There is a broad sense in Asia that APEC (Asia-Pacific Economic Cooperation), the 21-member trade organization of which the United States is part, has been allowed to drift by the Bush administration or been seen only as a means to get messages across about fighting Islamic radicals in Indonesia.
Concern is also spreading that America tends to see Asia with what Yu Xintian, a professor at the Shanghai Institute for International Relations, called a "zero-sum or cold war mentality," one that seeks to play one power off against another and is wary of regional alliances that exclude the United States.
In response, Asians have set in motion the creation of an embryonic equivalent to the European Union, the East Asian Community (EAC), whose birth would be symbolized by the first East Asia summit meeting in Kuala Lumpur in December.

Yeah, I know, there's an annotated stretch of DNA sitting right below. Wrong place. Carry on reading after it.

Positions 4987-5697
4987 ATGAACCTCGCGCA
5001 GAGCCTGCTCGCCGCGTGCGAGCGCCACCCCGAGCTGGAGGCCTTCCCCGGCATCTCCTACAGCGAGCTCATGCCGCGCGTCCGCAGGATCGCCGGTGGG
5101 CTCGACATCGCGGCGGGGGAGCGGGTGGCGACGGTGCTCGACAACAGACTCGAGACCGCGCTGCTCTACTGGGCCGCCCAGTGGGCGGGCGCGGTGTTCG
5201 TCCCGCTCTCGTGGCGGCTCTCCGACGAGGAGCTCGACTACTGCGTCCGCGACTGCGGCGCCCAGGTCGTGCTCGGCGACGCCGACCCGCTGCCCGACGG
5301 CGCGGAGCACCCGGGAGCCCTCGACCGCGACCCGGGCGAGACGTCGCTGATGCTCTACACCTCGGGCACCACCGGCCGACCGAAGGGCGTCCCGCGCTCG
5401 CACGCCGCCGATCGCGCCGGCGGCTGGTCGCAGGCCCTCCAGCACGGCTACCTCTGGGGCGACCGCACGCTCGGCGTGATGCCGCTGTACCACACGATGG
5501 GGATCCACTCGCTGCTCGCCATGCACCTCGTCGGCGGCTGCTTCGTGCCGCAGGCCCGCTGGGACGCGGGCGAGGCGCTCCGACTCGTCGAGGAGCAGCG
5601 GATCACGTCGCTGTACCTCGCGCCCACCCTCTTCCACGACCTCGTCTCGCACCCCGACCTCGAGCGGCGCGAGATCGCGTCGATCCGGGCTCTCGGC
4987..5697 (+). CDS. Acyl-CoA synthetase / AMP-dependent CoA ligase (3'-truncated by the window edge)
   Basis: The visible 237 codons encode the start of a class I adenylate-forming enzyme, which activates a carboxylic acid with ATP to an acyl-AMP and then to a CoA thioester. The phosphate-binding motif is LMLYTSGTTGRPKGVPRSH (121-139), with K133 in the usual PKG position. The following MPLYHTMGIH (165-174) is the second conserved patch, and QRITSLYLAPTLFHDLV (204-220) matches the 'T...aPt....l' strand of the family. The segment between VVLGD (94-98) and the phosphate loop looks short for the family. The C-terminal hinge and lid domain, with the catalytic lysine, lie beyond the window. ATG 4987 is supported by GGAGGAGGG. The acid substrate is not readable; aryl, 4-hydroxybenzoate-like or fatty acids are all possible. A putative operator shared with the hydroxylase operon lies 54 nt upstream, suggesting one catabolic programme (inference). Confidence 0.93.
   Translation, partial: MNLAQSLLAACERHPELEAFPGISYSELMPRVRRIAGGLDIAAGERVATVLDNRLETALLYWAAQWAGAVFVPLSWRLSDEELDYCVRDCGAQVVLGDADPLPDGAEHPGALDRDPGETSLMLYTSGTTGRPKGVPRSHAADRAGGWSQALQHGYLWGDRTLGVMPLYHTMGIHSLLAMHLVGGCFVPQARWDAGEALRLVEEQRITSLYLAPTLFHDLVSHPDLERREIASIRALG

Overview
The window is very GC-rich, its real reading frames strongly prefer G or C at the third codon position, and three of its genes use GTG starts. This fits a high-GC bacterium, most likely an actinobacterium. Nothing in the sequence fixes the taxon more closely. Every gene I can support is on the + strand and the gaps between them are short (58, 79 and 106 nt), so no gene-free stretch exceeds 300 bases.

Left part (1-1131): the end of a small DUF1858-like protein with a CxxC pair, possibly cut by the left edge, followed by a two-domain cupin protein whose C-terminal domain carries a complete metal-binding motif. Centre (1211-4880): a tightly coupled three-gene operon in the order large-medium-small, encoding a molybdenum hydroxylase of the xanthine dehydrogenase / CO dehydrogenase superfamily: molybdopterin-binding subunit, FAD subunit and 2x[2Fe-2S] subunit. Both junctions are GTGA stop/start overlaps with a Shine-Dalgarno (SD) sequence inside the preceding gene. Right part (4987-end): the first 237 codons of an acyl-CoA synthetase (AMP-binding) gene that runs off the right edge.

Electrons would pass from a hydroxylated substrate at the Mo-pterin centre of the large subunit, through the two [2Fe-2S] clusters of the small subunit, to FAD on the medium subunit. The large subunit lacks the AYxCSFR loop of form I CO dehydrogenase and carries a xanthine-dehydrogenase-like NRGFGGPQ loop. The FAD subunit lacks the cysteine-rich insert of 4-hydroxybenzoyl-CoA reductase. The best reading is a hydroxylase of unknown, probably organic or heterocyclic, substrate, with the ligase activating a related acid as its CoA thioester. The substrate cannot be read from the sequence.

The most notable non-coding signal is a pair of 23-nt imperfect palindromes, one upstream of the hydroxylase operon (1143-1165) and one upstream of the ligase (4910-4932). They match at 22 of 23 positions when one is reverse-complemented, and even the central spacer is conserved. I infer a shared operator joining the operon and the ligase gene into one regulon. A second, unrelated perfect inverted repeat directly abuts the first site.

The EAC would seek to build on the achievements of Asean, which comprises Brunei, Cambodia, Indonesia, Laos, Malaysia, Myanmar, the Philippines, Singapore, Thailand and Vietnam, by adding the economic giants China, Japan and South Korea and bolstering cooperation in the economic and security spheres.
But the composition and very idea of the EAC, the first broad Asian regional grouping encompassing China that would exclude the United States, is controversial. "It's a mistake," said Richard Holbrooke, a former United States ambassador to the United Nations. "Exclude America and you damage relations across the Pacific."